A Jewish philosopher stops by to talk about how Jews—and one major non-Jew—have thought about repentance.
The temptation is overwhelming to excuse or soften the drama of Genesis 22. A leading professor of Jewish thought explains how to get past that, and what meaning lies beyond it.
In both Hebrew and English.
The author of a new commentary stops by to talk about one of the most disturbing days in Jewish history, and how its survivors and their descendants tried to understand it.
The eminent scholar talks about Ruth, and Reading Ruth, the 2021 book he co-authored with his granddaughter.
How many rabbis first translated the Hebrew Bible, and how many different translations did they produce?
And does their presence illuminate the book of Exodus—or is it simply a sign that ancient Egypt was a powerful nation?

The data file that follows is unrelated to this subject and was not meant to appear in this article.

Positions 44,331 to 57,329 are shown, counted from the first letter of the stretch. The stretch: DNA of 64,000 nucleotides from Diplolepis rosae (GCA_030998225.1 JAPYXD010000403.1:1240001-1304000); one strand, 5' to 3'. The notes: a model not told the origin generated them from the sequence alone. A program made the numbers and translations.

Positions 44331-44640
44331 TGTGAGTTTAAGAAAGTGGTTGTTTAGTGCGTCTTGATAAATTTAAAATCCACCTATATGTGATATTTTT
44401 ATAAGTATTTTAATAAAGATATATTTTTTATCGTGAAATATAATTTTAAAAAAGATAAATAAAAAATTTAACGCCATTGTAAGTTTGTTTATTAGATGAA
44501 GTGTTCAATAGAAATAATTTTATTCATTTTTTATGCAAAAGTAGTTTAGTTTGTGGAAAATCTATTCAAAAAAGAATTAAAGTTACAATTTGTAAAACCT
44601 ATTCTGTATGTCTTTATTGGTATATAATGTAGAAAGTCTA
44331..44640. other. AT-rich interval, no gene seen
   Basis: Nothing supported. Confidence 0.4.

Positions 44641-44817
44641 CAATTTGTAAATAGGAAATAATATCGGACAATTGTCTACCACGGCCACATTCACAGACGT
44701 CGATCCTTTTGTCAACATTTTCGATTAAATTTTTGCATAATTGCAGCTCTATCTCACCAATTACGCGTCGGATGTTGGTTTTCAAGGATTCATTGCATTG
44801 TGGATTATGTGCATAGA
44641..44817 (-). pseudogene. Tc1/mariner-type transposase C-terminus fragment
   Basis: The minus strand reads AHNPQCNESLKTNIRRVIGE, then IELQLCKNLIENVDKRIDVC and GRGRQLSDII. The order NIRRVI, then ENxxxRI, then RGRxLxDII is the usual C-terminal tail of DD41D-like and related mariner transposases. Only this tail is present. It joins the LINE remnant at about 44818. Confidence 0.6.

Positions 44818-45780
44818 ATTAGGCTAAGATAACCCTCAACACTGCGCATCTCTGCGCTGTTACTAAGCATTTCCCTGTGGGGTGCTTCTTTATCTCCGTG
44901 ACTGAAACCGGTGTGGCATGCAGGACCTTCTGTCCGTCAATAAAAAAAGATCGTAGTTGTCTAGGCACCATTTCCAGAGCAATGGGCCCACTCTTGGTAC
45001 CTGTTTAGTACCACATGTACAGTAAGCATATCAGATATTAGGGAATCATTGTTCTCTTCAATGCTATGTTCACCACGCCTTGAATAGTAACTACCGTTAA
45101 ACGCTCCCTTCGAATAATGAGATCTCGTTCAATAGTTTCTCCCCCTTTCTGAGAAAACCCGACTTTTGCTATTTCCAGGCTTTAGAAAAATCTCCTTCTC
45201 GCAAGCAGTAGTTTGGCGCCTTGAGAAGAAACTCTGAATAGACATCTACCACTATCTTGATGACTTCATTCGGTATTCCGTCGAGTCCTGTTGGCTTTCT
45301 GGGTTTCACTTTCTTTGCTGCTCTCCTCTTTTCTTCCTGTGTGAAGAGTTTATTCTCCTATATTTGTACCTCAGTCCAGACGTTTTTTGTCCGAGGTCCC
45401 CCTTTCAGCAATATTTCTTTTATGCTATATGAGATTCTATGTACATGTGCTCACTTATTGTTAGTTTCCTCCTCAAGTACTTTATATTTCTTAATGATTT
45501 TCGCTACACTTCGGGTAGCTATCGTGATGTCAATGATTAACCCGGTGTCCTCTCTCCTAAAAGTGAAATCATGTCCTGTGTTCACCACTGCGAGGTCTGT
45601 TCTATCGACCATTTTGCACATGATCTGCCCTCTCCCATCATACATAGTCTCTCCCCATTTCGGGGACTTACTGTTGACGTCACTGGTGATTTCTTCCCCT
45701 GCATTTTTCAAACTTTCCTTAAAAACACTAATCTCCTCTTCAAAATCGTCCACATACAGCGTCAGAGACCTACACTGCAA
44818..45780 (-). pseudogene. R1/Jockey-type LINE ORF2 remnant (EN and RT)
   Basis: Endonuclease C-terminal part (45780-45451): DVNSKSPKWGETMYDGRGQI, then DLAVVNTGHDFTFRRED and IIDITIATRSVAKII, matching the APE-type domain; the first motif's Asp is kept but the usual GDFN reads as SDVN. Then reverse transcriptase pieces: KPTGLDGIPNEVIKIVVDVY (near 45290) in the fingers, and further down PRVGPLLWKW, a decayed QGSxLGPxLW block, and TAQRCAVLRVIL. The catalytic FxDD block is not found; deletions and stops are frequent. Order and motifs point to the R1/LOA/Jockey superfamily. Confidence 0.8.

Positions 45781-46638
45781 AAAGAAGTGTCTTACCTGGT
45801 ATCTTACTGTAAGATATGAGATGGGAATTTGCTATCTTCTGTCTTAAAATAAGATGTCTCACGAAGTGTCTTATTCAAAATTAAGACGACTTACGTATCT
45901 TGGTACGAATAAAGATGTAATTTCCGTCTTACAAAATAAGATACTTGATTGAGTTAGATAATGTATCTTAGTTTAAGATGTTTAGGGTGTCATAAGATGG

A professor of Jewish studies joins us to talk about why the Hebrew Bible sometimes portrays God as a mother, and what that means.
The ancient rabbis believed there was linguistic proof that the first man spoke Hebrew with God. Why?
Sadducees, Pharisees, and the Messiah.
The academic and podcast host joins us to talk about why the words of prayer don’t work for him, and why nonetheless he’s prayed daily for 30 years.
A rabbi and Bible scholar joins us to talk about his trips to biblical Egypt, and about the role of Egypt in the Jewish imagination.
One renowned talmudic scholar called the now-beloved prayer a “foolish custom that is not to be followed.” What did he mean and how did it survive?
With the Days of Awe just on the horizon, we rebroadcast a fascinating conversation about the nature of the Jewish Orthodox community and the human capacity for change.